Delinquencies fell for the thirteen consecutive month in April, down 1.8% YOY and unchanged from the month prior, according to CoreLogic’s latest Loan Performance Insights Report.
Only 2.9% of mortgages across the nation were in some stage of delinquency in April. Serious delinquencies, those which are 90 days or more past due, have seen the most change in the last year. They account for 1.4% of all mortgages, down from 3.3% at the same time last year, and have fallen from a high of 4.3% in August 2020.
All states saw annual declines in their overall delinquency rate in April. The states with the largest declines were Nevada (-3.2%), Hawaii (-3%), and New Jersey (-2.7%).
Early-stage delinquencies are up 1% YOY, however, to 1.2%, while the share of mortgages that transitioned from current to 30 days past due is up from 0.6% to 0.7% YOY.
Adverse delinquencies (60 to 89 days past due) remain unchanged from last year at 0.3%. The share of mortgages in some stage of the foreclosure process is also unchanged at 0.3%.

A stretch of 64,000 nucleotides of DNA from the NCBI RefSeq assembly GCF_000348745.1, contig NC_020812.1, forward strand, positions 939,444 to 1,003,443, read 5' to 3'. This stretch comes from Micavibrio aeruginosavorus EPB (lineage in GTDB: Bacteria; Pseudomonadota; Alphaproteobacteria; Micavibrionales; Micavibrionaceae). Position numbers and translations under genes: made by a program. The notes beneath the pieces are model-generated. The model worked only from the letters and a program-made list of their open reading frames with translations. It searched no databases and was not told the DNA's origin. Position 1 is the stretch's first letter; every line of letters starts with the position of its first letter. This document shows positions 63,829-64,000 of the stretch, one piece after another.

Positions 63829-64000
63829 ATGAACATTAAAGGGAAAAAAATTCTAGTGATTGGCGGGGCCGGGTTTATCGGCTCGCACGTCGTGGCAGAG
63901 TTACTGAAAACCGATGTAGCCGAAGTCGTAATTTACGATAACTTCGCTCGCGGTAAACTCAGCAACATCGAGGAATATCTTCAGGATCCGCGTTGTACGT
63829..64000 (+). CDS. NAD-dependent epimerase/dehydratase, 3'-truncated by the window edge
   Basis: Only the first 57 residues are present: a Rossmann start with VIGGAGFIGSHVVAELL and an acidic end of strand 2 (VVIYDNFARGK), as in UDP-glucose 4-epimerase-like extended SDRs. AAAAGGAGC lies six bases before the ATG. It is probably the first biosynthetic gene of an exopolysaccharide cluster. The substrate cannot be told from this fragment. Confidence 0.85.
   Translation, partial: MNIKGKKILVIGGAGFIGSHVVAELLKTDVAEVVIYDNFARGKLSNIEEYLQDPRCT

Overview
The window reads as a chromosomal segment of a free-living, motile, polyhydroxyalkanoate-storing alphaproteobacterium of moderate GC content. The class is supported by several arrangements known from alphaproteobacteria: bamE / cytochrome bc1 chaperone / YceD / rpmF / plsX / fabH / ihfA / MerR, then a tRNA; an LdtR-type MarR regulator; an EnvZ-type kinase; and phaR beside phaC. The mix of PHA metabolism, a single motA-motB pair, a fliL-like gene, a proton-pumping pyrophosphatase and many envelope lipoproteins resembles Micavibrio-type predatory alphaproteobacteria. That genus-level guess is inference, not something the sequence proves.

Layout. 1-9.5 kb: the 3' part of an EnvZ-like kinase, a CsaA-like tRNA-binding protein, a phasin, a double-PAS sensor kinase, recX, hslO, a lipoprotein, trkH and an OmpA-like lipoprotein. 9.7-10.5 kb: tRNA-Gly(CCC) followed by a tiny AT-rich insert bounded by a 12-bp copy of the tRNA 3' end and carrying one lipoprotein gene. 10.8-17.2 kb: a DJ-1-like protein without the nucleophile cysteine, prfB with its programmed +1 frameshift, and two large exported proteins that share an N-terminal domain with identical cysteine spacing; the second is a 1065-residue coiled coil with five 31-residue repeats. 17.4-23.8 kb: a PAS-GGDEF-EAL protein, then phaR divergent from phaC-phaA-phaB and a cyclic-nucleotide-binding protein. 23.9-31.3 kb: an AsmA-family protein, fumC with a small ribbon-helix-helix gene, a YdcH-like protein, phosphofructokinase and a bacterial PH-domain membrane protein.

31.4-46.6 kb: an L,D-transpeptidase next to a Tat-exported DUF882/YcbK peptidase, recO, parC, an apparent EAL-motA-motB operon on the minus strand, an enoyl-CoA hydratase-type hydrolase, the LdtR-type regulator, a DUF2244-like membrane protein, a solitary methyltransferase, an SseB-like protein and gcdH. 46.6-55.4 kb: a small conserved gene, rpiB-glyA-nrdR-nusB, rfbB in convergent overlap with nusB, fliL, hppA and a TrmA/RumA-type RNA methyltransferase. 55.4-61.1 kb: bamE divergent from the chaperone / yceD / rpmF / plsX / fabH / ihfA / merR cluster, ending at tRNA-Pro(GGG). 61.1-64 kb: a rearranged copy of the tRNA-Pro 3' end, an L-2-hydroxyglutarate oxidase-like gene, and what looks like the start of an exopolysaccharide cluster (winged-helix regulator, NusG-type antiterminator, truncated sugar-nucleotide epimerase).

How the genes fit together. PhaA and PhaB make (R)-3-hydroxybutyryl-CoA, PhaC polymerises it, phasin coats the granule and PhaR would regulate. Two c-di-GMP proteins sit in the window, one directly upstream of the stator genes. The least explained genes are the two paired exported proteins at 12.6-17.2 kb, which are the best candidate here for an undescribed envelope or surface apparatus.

CoreLogic reports that double-digit price gains led to high equity gains in Q1 2022, helping to keep delinquency and foreclosures at historic lows. Home prices have risen 42% since the beginning of the pandemic and 9% from the first of the year, with equity reaching another all-time high in June.
The small uptick largely reflects lenders ending forbearance periods for extremely delinquent borrowers.
“The U.S. foreclosure rate edged up in spring 2022 after hitting a historic low at the end of 2021,” said Molly Boesel, principal economist at CoreLogic.
“Moratoria and forbearance that helped keep homeowners out of foreclosure are expiring for many borrowers, but ongoing strong employment numbers and large amounts of equity should keep foreclosure rates low moving forward.”